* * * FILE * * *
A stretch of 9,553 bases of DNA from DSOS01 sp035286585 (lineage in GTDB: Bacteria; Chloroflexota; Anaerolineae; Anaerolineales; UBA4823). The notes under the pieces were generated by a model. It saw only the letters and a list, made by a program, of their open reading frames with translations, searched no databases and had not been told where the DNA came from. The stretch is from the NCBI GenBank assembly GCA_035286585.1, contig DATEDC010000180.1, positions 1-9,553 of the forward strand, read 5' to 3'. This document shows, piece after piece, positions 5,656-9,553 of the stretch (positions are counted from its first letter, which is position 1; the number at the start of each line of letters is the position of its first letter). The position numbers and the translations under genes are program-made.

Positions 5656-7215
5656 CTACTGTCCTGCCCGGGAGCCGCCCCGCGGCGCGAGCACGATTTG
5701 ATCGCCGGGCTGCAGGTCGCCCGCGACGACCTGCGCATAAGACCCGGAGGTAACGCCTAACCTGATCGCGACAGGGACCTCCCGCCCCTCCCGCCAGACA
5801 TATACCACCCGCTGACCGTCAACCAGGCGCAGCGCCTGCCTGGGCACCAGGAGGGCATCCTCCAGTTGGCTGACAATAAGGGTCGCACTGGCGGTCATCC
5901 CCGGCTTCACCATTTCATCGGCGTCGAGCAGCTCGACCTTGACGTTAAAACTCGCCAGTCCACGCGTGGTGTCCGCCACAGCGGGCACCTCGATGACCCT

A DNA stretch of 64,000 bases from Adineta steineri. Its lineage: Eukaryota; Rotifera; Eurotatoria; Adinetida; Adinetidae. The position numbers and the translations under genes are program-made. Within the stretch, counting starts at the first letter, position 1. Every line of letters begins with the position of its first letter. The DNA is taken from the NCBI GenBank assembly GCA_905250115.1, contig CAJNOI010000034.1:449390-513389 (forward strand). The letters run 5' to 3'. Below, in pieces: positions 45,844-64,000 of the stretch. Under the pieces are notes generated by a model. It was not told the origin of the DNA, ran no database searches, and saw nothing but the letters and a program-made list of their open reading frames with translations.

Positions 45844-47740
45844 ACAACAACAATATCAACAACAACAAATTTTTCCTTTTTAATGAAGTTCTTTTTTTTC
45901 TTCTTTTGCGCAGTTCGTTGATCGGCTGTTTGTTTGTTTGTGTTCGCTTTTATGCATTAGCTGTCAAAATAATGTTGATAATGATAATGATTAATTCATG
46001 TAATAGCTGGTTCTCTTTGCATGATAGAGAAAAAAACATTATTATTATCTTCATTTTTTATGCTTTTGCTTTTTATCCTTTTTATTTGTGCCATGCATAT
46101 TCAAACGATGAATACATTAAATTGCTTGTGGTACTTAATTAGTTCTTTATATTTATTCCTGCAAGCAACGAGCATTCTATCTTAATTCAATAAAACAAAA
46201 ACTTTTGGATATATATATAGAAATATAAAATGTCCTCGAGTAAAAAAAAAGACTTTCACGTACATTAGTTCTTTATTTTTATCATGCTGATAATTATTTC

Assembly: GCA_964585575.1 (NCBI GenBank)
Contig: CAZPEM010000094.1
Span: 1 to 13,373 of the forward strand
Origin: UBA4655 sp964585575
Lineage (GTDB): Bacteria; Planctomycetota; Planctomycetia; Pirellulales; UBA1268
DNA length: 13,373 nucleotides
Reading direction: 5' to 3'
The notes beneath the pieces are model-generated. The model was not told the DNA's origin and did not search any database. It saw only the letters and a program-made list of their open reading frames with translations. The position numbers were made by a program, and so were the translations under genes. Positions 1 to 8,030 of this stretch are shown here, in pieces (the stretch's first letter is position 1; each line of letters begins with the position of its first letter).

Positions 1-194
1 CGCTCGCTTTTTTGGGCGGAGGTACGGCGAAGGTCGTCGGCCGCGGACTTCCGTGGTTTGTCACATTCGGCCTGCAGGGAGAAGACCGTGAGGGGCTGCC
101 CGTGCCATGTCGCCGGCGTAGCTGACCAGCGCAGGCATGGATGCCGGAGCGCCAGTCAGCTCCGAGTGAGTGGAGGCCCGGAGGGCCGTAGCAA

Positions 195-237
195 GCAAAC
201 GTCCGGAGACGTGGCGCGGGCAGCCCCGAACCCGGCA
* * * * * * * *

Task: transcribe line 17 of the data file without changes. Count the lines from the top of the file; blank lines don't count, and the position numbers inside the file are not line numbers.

Origin: UBA4655 sp964585575